If you think good health takes time to build, follow healthy habits that you can acquire in less than 60 seconds
From buckling your seat belt and washing your hands, getting healthier may take less time than you think. Both, the positive and negative choices you make every day factor in. Here are eight good habits that will help you achieve optimum health.
Leave your shoes at the door
Removing your shoes at the door prevents everything from dirt and stones to chemicals and potential allergens from entering your house. So, apart from being an age-old ritual, this activity could be a practical way to keep the house clean and free from outdoor pollutants.
Sneeze into your arm
When you don't have a tissue or a napkin handy to cover your mouth and nose, your best bet is to cough or sneeze into the crook of your elbow, or upper arm. The point is to avoid using your hands, which can easily spread germs around. Covering your nose also prevents germ-laden droplets from launching into the air, where they can land on frequently touched surfaces and infect others.
Give your eyes a break
Many office goers and students spend several hours a day staring at computer screens, where a combination of glare, slumped posture and poor lighting can trigger a strain the eye and headaches. To protect your eyes from the daily screen time, build in frequent rest stops. Eye specialists recommend the "20-20-20 rule": For every 20 minutes you spend at the computer, glance away from the screen for at least 20 seconds by looking at an object located 20 feet away. Giving your eyes a breather allows them to focus on something else. It is also a good idea to stand up, put your hands in the air, and take a long stretch to promote blood flow in the body.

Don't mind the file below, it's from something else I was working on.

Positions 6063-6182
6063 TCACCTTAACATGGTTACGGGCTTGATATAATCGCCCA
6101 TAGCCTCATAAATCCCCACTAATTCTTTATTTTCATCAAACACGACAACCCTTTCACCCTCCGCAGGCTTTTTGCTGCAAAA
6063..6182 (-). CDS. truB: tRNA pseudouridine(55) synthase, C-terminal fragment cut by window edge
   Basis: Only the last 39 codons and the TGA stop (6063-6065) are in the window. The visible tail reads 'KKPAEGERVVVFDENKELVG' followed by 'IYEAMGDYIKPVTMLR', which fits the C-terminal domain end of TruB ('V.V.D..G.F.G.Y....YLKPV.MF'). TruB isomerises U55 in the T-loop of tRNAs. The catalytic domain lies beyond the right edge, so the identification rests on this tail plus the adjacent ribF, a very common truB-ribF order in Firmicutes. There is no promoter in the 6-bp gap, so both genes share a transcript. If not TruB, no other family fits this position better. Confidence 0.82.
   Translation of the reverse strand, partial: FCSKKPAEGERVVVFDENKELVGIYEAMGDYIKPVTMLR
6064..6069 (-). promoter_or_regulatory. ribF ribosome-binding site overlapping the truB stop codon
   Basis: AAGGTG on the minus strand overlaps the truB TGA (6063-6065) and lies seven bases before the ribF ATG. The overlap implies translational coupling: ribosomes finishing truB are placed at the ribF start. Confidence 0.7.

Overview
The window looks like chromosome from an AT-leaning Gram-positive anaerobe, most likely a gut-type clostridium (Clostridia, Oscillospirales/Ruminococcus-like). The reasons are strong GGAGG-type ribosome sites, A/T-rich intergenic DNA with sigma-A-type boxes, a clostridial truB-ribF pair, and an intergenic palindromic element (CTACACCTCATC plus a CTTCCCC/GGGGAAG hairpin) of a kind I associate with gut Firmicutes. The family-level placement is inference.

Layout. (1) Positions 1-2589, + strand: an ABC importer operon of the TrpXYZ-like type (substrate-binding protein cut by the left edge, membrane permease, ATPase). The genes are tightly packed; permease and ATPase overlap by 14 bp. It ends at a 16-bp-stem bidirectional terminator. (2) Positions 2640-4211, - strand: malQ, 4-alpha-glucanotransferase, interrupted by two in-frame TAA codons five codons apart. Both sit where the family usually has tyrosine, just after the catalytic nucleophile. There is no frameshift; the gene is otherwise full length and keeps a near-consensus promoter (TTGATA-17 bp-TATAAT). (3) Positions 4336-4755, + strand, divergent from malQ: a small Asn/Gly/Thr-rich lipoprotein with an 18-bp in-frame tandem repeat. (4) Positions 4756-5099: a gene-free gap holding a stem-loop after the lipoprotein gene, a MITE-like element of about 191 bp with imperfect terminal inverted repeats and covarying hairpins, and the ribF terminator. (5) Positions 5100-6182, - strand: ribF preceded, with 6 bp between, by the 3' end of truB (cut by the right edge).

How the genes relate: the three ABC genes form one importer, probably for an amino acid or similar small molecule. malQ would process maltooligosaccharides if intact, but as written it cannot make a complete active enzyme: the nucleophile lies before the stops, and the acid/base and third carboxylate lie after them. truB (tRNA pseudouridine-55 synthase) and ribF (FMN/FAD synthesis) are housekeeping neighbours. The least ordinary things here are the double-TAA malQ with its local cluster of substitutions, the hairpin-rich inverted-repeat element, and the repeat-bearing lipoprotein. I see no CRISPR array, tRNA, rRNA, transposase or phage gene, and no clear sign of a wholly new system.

Apply sunscreen all year round
Applying sunscreen on a regular basis can protect skin not only from a tan, but also from the visible signs of aging, and can reduce the risk of skin cancer. So rain or sunshine, make sunscreen part of your daily morning routine.
Drink lots of water
Drinking eight glasses of water a day is a must, but we suggest avoid keeping count. Your body is composed of 60 per cent water. The functions of these bodily fluids include digestion, absorption, circulation, creation of saliva, transportation of nutrients, and maintenance of body temperature. Adequate hydration also keeps things flowing along your gastrointestinal tract and prevents constipation. When you don't get enough fluid, the colon pulls water from stools to maintain hydration — and the result is constipation.
Microwave the kitchen sponge
The toilet seat may seem like the most germ-infested item in the home, but studies have shown that the kitchen sponge supersedes the list. A kitchen sponge's frequent use to clean dal or sabzi spills, as well as, its moist and porous texture, make it a breeding ground for foodborne bacteria, and mildew. To stop the spread of germs, make sure it is wet, then leave it in the microwave for 45 seconds every evening.
Count up to 20 when angry
If you are seething with anger, count up to 20 and take a slow, deep breath between each number. This simple technique can reduce your temper and cool your nerves. Counting distracts your mind, which gives you some time to distance your emotions from the situation that is ticking you off. If you are still angry, keep on counting and deep breathing until you feel calmer, and more in control. Taking slow, deep breaths helps to switch the nervous system from a sympathetic system response, to making you feel more relaxed.
Brush your tongue
Preventing tooth decay and gum disease requires daily brushing. However, cleaning your tongue is an important step to keep your mouth clean. Research shows that a periodontal disease is not only a threat to your oral health but its effects go well beyond the mouth. The back of the tongue is also a popular site for bacteria and germs that can give you bad breath. After you've brushed your teeth, brush the surface of your tongue from back to front. Doing this once a day removes plaque-causing bacteria and food particles trapped in the tongue, and freshens your breath.